Imagine this scenario: you’re trying to get another party to sign an NDA, but you’ve already disclosed confidential information to them. If that’s the case, will the NDA still protect you from them unlawfully disclosing the information you’ve already shared?
The short answer is “yes,” but you need to make sure the NDA covers you for that.
First, make sure you have our NDA template. And then read below to learn how to cover yourself.
Changes to Make in NDA
You’ll want to tweak the template in a couple spots. First, in the “Confidential Information” paragraph, change the first sentence to:
“Confidential Information” means any information that is proprietary or unique to the Company and that is or has been disclosed by the Company to the Recipient before or during the term of this Agreement, [keep the rest of this paragraph].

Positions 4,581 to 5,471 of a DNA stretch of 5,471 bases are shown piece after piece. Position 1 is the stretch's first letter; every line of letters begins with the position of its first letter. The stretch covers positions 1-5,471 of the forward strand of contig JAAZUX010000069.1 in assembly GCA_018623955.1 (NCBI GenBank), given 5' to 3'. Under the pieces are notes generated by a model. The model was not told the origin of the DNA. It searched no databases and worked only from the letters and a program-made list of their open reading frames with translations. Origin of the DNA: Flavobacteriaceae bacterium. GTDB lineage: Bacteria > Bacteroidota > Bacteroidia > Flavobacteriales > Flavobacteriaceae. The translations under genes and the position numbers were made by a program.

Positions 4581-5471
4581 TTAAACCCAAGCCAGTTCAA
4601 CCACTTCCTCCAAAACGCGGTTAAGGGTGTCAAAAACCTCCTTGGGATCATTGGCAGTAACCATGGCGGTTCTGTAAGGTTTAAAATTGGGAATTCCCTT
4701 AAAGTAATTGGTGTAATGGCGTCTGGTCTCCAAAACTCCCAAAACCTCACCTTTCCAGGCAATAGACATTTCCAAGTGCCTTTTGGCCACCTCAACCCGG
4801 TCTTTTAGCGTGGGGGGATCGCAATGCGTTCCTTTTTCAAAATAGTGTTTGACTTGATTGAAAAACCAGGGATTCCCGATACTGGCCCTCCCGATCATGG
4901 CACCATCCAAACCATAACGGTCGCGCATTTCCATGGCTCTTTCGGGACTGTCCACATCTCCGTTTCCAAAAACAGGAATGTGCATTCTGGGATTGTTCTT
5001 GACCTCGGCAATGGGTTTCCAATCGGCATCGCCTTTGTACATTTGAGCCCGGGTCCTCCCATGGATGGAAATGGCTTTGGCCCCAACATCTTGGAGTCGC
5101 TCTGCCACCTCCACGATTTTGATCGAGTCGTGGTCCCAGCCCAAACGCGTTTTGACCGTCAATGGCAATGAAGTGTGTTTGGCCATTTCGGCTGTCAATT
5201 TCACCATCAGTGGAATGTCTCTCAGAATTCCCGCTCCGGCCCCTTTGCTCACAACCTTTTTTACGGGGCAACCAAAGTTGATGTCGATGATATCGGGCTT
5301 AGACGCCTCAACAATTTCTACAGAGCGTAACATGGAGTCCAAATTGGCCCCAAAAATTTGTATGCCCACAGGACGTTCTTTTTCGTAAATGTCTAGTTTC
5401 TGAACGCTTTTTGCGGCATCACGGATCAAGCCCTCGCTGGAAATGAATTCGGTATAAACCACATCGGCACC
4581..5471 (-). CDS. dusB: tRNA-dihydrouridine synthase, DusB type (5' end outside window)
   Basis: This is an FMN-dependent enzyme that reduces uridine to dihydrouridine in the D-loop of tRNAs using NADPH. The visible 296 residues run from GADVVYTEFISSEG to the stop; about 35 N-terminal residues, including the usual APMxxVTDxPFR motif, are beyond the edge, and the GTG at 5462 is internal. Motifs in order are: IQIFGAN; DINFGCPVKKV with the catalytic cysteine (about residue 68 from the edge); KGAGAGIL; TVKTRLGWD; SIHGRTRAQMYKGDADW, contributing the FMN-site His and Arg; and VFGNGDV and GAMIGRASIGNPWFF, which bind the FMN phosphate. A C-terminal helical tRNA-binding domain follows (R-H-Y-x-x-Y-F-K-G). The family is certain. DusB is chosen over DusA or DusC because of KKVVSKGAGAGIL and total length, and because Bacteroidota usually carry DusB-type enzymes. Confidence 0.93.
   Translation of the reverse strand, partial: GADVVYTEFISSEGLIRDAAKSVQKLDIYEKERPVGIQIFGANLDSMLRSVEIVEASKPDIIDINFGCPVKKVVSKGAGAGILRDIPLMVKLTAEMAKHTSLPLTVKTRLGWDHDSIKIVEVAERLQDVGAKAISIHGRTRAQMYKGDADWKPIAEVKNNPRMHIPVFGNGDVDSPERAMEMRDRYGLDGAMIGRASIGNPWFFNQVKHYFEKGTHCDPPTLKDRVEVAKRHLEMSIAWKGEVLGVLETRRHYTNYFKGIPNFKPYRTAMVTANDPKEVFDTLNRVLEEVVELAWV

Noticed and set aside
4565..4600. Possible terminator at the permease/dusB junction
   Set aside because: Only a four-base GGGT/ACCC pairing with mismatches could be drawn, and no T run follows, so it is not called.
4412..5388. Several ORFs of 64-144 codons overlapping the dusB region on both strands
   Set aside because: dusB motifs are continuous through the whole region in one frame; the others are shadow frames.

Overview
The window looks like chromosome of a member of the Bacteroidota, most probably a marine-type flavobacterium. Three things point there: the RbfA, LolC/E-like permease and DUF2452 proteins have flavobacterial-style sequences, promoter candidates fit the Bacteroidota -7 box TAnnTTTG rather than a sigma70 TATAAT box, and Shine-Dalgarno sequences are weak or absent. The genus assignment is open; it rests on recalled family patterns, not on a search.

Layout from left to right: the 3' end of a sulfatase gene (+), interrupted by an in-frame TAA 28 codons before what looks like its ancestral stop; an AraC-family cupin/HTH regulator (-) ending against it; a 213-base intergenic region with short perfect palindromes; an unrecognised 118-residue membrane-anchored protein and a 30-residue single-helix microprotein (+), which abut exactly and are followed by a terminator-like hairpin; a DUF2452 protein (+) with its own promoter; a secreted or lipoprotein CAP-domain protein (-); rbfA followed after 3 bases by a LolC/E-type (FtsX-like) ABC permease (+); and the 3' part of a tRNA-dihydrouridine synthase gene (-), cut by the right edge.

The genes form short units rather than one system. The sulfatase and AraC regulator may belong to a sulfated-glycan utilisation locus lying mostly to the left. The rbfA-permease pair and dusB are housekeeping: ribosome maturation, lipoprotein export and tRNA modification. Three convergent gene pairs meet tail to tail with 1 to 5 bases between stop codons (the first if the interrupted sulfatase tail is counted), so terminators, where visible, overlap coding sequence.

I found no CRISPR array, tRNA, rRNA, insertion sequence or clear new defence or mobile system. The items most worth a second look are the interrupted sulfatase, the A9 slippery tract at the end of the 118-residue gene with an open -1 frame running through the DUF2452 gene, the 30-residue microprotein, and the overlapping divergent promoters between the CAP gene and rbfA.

Then skip to Paragraph 4(a) - Exclusions. Take out the “number 1” that says “(1) was known to the Recipient before disclosure by the Company as evidenced by contemporaneous records” and leave the rest. It’d say this instead:
(a) This Agreement imposes no obligations upon the Recipient with respect to Confidential Information that: (1) has become publicly available through no fault of the Recipient; (2) is disclosed to the Recipient by a third party that has the right to make the disclosure to the Recipient and that does not have any obligation of confidentiality with respect to the Confidential Information; or (3) is disclosed by the Recipient with the Company’s prior written consent.
Do you need a lawyer for this?
The biggest question now is, "Do you need to hire a lawyer for help?" Sometimes, yes (especially if you have multiple owners). But often for single-owner businesses, you don't need a lawyer to start your business.
Many business owners instead use tools like Legal GPS for Business, which includes a step-by-step, interactive platform and 100+ contract templates to help you start and grow your company.